Pacifica's Live Winter Soldier Broadcast: March 14th to 16th
In 1776, Thomas Paine wrote: "These are the times that try men's souls. The summer soldier and sunshine patriot will, in this crisis, shrink from the service of his country; but he that stands it now, deserves the love and thanks of man and woman."
Iraq Veterans Against the War argues that well-publicised incidents of U.S. brutality like the Abu Ghraib prison scandal and the massacre of an entire family of Iraqis in the town of Haditha are not the isolated incidents perpetrated by "a few bad apples", as many politicians and military leaders have claimed. They are part of a pattern, the group says, of "an increasingly bloody occupation."
"What's going on is were trying to create a space for veterans to speak out and change the rhetoric around the war from these politicians with these ideologies that have no real experience on the ground," said Aaron Hughes, a former member of the Illinois National Guard who spent a year running convoys in Iraq. "There are human beings on both sides. There are not just numbers. That's what missing in our culture. This was has been statistics, it's been rhetoic, and it's not personal. But for the American soldiers who've served there it is personal and for the Iraqi people who live there it's personal. That's why our testimony is important."
"The problem that we face in Iraq is that policymakers in leadership have set a precedent of lawlessness where we don't abide by the rule of law, we don't respect international treaties, so when that atmosphere exists it lends itself to criminal activity," argues former U.S. Army Sergeant Logan Laituri, who served a tour in Iraq from 2004 to 2005 before being discharged as a conscientious objector.
Laituri explains that precedent of lawlessness makes itself felt in the rules of engagement handed down by commanders to soldiers on the front lines. When he was stationed in Samarra, for example, he said one of his fellow soldiers shot an unarmed man while he walked down the street.
"The problem is that that soldier was not committing a crime as you might call it because the rules of engagement were very clear that no one was supposed to be walking down the street," he said. "But I have a problem with that. You can't tell a family to leave everything they know so you can bomb the shit out of their house or their city. So while he definitely has protection under the law, I don't think that legitimates that type of violence."
The veterans also want to stress the similarities between the wars in Iraq and Afghanistan.
"The exact same units that are getting the exact same training and the exact same orders are getting sent to both Iraq and Afghanistan," explains Perry O'brien, a former US Army Medic who became a conscientious objector after his tour in Afghanistan. "What we're seeing is a lot of similarities between practices in both countries and both are equally criminal."
"Something that I personally witnessed and that I'm going to be submitting testimony on is the use of civilian corpses for medical practice," he added. "When a patient would die we would hear over the PA system we would hear an announcement through the clinc saying 'Who wants to learn how to do a chest tube?' or 'Who wants to know what a human heart looks like?' Rather than giving the proper treatment of the dead, the body would become a cadaver for medical practice with no consent from the victim."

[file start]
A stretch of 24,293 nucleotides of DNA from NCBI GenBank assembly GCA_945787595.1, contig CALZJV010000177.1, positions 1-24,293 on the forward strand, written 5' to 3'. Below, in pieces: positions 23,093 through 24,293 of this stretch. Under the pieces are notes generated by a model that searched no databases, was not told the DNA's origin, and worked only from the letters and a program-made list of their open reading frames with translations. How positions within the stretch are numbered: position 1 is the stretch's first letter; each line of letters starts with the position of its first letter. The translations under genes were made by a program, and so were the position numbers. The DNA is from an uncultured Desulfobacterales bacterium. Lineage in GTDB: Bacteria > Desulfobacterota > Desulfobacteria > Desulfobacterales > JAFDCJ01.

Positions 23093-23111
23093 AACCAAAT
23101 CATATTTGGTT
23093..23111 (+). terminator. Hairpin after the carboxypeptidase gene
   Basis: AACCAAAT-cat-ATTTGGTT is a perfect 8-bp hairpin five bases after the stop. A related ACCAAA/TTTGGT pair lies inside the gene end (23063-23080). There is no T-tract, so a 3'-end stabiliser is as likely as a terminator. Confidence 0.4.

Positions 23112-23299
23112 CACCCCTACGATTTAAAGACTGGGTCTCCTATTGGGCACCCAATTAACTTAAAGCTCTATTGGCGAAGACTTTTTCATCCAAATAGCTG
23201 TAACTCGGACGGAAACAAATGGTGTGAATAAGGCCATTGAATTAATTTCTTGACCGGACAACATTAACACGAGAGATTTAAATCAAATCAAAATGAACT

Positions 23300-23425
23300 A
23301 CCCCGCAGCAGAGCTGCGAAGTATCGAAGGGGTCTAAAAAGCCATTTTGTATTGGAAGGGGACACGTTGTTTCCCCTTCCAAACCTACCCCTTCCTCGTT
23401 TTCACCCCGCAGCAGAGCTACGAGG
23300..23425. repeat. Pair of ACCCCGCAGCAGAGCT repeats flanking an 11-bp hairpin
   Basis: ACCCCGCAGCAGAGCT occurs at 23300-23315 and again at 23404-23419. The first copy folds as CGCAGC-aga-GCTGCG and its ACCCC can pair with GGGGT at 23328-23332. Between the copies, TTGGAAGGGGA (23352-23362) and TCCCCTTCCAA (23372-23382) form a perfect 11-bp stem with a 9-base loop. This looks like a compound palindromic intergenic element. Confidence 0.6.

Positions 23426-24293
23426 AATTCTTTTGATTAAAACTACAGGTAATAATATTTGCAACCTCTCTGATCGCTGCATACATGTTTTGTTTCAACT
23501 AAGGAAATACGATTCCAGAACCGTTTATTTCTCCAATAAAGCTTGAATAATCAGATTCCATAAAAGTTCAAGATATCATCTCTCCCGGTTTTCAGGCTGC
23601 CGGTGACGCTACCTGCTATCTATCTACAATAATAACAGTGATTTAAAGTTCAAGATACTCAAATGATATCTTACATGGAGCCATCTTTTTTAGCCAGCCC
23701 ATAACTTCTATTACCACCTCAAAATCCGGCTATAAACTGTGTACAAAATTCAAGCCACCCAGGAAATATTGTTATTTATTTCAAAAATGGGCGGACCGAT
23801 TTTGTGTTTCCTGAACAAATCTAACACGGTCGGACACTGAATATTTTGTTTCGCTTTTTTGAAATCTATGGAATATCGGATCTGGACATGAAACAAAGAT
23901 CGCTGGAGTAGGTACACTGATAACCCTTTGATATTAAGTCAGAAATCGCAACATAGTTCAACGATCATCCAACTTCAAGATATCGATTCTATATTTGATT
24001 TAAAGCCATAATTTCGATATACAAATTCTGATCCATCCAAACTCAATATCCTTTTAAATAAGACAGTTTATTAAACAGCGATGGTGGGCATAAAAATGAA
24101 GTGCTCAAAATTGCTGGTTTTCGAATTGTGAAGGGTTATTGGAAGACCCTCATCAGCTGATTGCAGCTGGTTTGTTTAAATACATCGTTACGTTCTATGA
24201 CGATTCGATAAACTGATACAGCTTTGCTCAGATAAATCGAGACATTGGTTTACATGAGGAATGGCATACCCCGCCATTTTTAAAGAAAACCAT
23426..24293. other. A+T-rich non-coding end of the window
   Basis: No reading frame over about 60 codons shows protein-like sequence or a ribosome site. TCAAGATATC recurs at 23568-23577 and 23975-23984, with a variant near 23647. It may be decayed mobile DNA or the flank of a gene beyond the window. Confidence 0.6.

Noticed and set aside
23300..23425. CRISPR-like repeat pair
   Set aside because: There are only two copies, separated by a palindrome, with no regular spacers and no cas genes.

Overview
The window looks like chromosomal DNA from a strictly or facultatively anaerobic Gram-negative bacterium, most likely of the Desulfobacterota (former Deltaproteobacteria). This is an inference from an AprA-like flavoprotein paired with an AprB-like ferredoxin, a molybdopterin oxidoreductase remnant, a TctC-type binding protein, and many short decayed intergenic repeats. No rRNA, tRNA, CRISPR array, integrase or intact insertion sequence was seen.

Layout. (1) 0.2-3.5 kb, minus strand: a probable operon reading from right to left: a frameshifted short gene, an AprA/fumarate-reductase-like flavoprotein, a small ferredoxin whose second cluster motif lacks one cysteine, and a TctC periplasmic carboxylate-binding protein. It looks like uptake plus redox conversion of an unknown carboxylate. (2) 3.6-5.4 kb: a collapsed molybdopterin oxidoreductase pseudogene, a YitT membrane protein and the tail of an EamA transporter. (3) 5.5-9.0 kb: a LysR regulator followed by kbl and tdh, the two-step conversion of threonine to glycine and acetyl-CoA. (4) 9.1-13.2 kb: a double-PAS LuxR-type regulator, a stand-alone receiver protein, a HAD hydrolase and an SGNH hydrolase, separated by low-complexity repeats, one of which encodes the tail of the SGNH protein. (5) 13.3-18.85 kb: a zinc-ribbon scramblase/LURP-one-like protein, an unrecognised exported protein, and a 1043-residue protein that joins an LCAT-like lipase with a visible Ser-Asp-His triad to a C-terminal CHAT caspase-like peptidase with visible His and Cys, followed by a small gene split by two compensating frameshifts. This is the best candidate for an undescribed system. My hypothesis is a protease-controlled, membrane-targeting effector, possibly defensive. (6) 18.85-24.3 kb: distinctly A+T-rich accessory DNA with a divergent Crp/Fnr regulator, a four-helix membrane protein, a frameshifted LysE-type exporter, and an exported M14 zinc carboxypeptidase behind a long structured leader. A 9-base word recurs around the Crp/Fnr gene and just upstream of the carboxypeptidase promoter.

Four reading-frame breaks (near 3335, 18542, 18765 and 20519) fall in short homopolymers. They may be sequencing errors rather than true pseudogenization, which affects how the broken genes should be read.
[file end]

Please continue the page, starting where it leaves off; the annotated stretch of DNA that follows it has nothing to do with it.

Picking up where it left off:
Winter Soldier is modeled on a similar event held by Vietnam Veterans 37 years ago.
In 1971, over 100 members of Vietnam Veterans Against the War gathered in Detroit to share their stories with fellow citizens. Atrocities like the My Lai massacre had ignited popular opposition to the war, but political and military leaders insisted that such crimes were isolated exceptions.
Among those in attendance was 27-year-old Navy Lieutenant John Kerry, who had served on a Swift Boat in Vietnam. Three months after the hearings, Nicosia notes, Kerry took his case to Congress and spoke before a jammed Senate Foreign Relations Committee. Television cameras lined the walls, and veterans packed the seats.
"Many very highly decorated veterans testified to war crimes committed in Southeast Asia," Kerry told the committee, describing the events of the Winter Soldier gathering.
"It is impossible to describe to you exactly what did happen in Detroit - the emotions in the room, and the feelings of the men who were reliving their experiences in Vietnam. They relived the absolute horror of what this country, in a sense, made them do."
In one of the most famous antiwar speeches of the era, Kerry concluded: "Someone has to die so that President Nixon won't be - and these are his words - 'the first president to lose a war'. We are asking Americans to think about that, because how do you ask a man to be the last man to die in Vietnam? How do you ask a man to be the last man to die for a mistake?"
Members of Iraq Veterans Against the War can prove similarly historic especially in encouraging an increase in the amount of GI Resistance against the wars in Iraq and Afghanistan.
"This event is going to empower soldiers to follow their conscience whaterver that means for them," says Camilo Mejia, the Chair of the Board of Iraq Veterans Against the War. "The kinds of things we're talking about are non-partisan. They're non-political. They have to do with human being trapped in this atrocity producing situation."